- As I understand it, the Saudis and Russians are pumping more oil to maintain cash flow in the face of falling prices. This pushes prices down even more.
- The Chinese are finally seeing the end of government stimulus-related demand. After all, you can only build so many empty cities.
- The Baltic Dry Index is way low. That means that shipping is very weak, which means that international trade is shrinking.
- Every major nation has destroyed their equity and debt pricing mechanisms by printing huge amounts of money.
Where does this leave one of my favorite basket-case economies, Japan?
- They've shown a willingness to print money to buy things that the market won't buy, be they stocks or roads and bridges.
- Their debt is monstrous, but pretty much internal.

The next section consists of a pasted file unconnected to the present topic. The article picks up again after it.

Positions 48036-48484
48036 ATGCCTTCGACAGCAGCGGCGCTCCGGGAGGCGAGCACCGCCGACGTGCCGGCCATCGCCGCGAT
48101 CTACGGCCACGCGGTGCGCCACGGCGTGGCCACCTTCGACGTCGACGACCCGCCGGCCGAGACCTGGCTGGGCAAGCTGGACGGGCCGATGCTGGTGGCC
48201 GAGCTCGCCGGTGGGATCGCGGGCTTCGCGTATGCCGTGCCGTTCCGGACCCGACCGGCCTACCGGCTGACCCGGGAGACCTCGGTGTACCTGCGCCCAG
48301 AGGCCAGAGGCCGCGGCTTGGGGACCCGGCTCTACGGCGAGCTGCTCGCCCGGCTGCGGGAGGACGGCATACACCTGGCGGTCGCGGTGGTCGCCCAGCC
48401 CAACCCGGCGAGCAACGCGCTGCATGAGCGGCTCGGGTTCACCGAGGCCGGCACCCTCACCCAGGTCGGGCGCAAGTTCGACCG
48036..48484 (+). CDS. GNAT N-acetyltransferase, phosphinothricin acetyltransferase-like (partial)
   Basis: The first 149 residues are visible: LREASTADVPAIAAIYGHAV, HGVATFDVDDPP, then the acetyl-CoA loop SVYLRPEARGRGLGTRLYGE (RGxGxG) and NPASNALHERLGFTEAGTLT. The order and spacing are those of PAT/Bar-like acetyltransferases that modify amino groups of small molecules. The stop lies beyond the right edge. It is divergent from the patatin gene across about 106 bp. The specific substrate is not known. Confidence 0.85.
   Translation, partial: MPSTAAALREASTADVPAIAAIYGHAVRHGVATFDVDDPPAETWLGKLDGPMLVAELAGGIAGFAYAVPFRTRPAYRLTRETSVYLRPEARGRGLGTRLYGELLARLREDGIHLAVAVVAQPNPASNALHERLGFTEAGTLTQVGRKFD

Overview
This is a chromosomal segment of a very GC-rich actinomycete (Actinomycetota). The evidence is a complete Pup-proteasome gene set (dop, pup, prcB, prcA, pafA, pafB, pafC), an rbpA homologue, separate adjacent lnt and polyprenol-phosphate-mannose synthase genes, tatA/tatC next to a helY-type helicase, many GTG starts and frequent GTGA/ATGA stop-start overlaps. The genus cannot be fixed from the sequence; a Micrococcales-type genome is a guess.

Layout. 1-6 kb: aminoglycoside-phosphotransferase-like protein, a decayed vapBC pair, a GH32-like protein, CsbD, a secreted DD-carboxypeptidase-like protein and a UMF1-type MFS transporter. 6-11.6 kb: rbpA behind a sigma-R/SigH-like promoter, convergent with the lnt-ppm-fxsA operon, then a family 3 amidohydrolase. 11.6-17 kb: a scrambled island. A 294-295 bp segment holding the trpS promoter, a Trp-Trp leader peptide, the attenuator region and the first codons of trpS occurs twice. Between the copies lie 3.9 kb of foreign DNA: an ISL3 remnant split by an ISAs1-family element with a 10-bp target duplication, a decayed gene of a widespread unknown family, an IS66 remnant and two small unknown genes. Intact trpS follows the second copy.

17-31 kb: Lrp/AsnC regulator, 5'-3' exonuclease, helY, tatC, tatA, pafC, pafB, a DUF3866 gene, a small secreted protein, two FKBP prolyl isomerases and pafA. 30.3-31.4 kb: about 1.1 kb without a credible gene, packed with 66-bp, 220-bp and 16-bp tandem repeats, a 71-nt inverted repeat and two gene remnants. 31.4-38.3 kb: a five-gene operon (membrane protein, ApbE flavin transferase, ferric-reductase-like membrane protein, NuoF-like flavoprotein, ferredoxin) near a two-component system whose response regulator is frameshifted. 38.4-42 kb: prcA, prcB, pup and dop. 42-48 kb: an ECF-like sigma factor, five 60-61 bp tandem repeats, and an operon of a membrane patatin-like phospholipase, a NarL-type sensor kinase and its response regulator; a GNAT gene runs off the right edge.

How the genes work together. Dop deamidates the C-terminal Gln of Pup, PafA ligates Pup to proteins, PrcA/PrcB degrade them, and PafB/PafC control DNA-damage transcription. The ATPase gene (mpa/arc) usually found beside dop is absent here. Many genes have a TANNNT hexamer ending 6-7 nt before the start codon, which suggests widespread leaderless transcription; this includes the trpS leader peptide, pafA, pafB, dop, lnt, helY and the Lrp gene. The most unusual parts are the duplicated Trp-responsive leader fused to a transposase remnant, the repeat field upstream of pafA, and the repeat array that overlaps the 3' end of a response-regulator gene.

- As Japan's economy is very dependent on exports, if international trade falls off, their exports will fall off and their big companies will see reduced profits or even losses.
- That will cause ... the Japanese Central Bank to print more money and buy more things?
When does this lead people to dump the yen and cause a full-blown currency crisis? Does anyone outside of Japan hold enough Japanese anything (bonds, stocks, etc) to cause a Yen-dumping?
More broadly, countries all around the globe have masked the effects of recession by printing money and creating false demand. What does the end of this cycle look like? How can you see it coming? Is this market drop the start of it as people and firms sell off assets to get cash to pay bills they can't pay as they no longer make money through business transactions?
Hmm. Maybe in a future post, I'll look at a family budget analogy and see how far that takes me. This one has too many moving parts and is too far outside of my ken to make sense.